Key To Music Grades

A - You will never be whole without it
B - Highly recommended
C - Flawed, but still pretty good
D - It's your money, not mine
F - Why couldn't this have been burned in Fahrenheit 451?

Sunday, June 17, 2007

Love - Forever Changes (1967)

Who, you may ask, is Love? Up until recently, I would have asked the same question. Such is the greatness of discovery in life. Led by Arthur Lee, a highly volatile singer/composer, Love created a unique blend of psychedelic, folk, Latin-tinged melodies of a darker contrast than what their band name may have suggested. Yet, for inexplicable reasons, Love never took off, despite endorsements from The Doors and Syd Barrett of Pink Floyd, to name a few. Perhaps it was due to their self-destructive behavior, their drug addictions, their unwillingness to play gigs outside of L.A. All of this matters little, though, to the fact that not only are Love's first three releases absolutely solid, but that their 1967 effort, Forever Changes, is perhaps one of the greatest albums to come out of the 60s, and equally deserves a nod in a hat as one of the better records of our time.

Wait a second, who is this again? Love. You know, that band with an album full of that grand, almost perfected sense of melody, interweaving acoustic riffs and Mariachi horns, sweeping but still understated orchestral string flourishes with an almost poetic numbness; and behind the helm, the dark wordsmith himself, providing wonderful vocal contrast with the swelling around him. In "Live And Let Live," as the seeming harmony of the music plods forward, a few minor keys rise, and Lee begins to sing, "Oh, the snot was caked against my pants; it has turned to crystal. There's a bluebird sitting on a branch; I guess I'll take my pistol. I've got it in my hand, because he's on my land." And if "Live And Let Live" showcases Lee's vocal maturity, "Maybe The People Would Be The Times Or Between Clark And Hilldale" bends it, allowing his range to slide in and out of verses to the barrage of horns and intricate acoustic layers.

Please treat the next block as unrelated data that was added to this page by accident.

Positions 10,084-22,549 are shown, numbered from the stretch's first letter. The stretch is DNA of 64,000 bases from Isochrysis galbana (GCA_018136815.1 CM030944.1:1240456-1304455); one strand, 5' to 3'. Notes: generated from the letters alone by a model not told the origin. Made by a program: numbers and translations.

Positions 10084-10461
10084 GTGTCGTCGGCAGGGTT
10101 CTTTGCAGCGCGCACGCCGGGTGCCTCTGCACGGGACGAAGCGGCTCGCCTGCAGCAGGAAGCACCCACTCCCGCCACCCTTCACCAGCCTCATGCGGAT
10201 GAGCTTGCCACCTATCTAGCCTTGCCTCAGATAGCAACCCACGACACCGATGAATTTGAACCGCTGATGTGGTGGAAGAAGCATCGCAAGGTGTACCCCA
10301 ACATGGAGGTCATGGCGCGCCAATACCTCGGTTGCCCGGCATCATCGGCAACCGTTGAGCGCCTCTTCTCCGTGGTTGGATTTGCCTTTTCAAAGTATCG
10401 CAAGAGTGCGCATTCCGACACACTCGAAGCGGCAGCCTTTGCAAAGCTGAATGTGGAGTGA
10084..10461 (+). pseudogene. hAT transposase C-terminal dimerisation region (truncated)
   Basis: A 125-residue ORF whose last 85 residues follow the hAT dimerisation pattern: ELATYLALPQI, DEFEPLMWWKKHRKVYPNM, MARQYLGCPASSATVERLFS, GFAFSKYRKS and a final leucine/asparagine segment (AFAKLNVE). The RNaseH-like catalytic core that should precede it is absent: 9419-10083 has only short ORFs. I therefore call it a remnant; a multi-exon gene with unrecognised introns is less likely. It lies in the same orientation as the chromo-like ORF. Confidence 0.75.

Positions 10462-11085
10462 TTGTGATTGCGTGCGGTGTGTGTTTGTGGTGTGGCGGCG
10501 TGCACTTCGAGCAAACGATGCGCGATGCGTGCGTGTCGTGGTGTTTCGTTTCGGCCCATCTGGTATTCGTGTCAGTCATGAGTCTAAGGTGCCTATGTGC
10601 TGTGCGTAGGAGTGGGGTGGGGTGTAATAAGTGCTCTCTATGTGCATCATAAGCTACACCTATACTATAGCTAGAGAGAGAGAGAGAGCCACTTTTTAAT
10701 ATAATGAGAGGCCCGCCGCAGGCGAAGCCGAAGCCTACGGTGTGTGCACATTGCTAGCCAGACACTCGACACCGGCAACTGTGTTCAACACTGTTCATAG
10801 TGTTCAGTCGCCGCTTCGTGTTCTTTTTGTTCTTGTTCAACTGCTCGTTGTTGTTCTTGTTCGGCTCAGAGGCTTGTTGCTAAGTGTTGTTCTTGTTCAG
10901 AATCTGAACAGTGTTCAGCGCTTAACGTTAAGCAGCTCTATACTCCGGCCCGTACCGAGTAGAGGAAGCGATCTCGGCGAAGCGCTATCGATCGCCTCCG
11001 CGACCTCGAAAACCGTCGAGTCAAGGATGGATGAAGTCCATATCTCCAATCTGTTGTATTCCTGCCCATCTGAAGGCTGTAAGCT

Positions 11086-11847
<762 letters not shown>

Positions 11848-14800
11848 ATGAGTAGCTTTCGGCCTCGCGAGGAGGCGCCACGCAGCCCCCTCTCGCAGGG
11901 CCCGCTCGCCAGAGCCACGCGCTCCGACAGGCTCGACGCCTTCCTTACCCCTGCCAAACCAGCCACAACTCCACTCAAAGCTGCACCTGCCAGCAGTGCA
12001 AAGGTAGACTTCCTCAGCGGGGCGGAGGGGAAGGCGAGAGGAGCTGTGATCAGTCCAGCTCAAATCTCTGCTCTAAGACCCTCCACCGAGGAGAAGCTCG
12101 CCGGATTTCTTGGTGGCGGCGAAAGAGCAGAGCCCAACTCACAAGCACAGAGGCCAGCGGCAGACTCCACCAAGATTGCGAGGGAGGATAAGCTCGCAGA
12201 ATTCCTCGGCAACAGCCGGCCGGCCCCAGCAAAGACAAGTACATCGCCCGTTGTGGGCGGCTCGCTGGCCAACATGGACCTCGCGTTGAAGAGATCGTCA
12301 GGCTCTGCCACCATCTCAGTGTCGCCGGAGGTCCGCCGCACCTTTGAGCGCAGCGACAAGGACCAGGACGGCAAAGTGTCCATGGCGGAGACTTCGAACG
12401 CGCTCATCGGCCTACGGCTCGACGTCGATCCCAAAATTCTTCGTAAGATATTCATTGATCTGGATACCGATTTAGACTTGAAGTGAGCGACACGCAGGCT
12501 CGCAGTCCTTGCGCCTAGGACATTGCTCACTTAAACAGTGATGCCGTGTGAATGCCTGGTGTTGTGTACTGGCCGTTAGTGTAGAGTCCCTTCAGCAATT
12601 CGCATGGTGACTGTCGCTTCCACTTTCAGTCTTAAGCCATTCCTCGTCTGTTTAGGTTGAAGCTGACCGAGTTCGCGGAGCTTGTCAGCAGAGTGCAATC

Or what of "Red Telephone" in which Lee is "sitting on a hillside, watching all the people die"? In "The Good Humor Man He Sees Everything Like This," it seems that the Summer of Love itself is dying to a close. Other equally astounding tracks: "A House Is Not A Motel," "Bummer In The Summer," "Alone Again Or." Do yourself a favor, put past your apprehensions about how you've never heard of these guys and buy it now. A

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